Punaauia, Tahiti, French Polynesia – August 9, 2017
The International Dateline makes for a very odd travel companion. I departed Wellington on the afternoon of August 9, a Wednesday. I arrived in Tahiti on the afternoon of August 8, a Tuesday. That meant when I went to work the following morning; it was August 9, a Wednesday; a day I had already lived! I could only think of the movie Groundhog Day. Luckily, I was stuck in paradise, not winter.
From the beach at the hotel, one can easily see the island of Moorea. It makes for some scenic photos. I know I am pushing my luck since I have been fortunate enough to go to Tahiti twice; but, if I ever return, I will make time to explore Moorea.
I completed my work on Friday, but my return flight was not until Sunday morning. That meant I was able to take an island tour on Saturday.
The van picked us up at the hotel around 10:00. The group consisted of me, a woman, and two couples. Our first stop was the Fern Grotto of Maraa. There was a small parking area from which a trail meandered into the jungle. After a relatively short walk, maybe 100 meters, we arrived at the cave. Our guide explained it was an ancient lava tube. It is now about half-full of water and surrounded by ferns.
The next site was a twin waterfall. It was in the jungle, just across from the ocean. It is hard to describe just how dense is the forest. There was a splash of color provided by planters made of stacks of painted tires.
We spent quite a bit of time at the Jardins d’eau de Vaipahi, a botanical garden. There was a gentle, winding trail on which one navigated through the jungle. The wild jungle plants and flowers are numerous. It is difficult to do justice to the sights with the few photographs I took.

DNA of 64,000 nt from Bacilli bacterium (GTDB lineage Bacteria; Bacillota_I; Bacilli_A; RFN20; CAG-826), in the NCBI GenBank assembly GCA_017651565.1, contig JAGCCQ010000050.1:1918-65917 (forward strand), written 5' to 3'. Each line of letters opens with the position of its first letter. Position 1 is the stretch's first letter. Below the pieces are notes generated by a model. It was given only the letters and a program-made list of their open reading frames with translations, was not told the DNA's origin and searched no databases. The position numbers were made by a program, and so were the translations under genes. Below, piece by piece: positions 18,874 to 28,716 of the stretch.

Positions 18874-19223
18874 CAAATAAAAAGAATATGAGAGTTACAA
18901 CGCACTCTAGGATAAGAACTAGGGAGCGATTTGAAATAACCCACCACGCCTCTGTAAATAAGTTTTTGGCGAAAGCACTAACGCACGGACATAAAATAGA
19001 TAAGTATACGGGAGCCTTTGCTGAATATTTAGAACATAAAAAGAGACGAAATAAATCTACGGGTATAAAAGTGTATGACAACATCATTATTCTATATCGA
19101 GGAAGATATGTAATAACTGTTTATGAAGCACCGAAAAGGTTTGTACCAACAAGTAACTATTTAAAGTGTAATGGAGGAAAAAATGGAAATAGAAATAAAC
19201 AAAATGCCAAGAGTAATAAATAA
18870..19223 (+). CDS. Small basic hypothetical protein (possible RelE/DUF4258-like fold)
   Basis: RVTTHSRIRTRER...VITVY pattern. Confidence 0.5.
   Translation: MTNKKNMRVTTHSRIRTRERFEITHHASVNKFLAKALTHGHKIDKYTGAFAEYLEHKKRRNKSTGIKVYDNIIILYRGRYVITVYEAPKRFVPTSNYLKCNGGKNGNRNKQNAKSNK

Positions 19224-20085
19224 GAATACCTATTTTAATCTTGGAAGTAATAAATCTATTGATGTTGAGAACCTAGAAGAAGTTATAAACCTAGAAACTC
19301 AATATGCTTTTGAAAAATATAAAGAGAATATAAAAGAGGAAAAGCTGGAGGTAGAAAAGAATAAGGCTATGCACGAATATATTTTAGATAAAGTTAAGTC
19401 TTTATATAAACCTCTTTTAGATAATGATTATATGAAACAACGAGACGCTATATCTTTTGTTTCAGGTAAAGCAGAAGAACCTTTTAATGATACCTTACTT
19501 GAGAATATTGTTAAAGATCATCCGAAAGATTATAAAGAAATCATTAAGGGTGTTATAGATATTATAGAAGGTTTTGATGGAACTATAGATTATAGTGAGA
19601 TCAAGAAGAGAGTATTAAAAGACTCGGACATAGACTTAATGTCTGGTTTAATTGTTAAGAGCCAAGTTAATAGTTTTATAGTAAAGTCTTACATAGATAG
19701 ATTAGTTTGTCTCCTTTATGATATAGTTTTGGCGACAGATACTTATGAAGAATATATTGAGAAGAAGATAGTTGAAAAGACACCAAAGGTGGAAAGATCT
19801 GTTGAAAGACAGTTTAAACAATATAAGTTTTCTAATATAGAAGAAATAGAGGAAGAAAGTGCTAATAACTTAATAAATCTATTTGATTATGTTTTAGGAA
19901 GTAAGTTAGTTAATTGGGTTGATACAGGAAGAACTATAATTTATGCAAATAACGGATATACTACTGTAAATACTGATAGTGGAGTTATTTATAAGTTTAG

After walking through the Jardins d’eau de Vaipahi, I stood near the van to wait for my tour companions. I noticed across the road a small business. It seemed to offer just about any kind of water conveyance one could want. If I had had more time, I would have gone over and talked to the shop keeper. After all, the ouvert (open) sign was out.
We climbed back into the van for a reasonably long drive to the Arahoho Blowhole. This feature is directly on the northern coast of the island. It is an old lava tube, the diameter of which is about two feet. I saw some tourists stand in front of the blowhole. When a wave hit the ocean-side of the blowhole, one could hear a roar in the tube followed by a significant blast of wind. The guide mentioned there are times when tourists get soaked because the wave can make it to the end of the blowhole. I surmise that may be during high tide.
Our final stop was the observation deck at Col du Tahara’a. From the observation deck, one has a great view of the town of Papeete. As with so many sights, the island of Moorea looms in the distance.
In total, the tour covered about 100 kilometers (62 miles) around the edge of Tahiti. The journey took about four hours. When I got back to the hotel, it was time for a refreshing, Tahitian beer!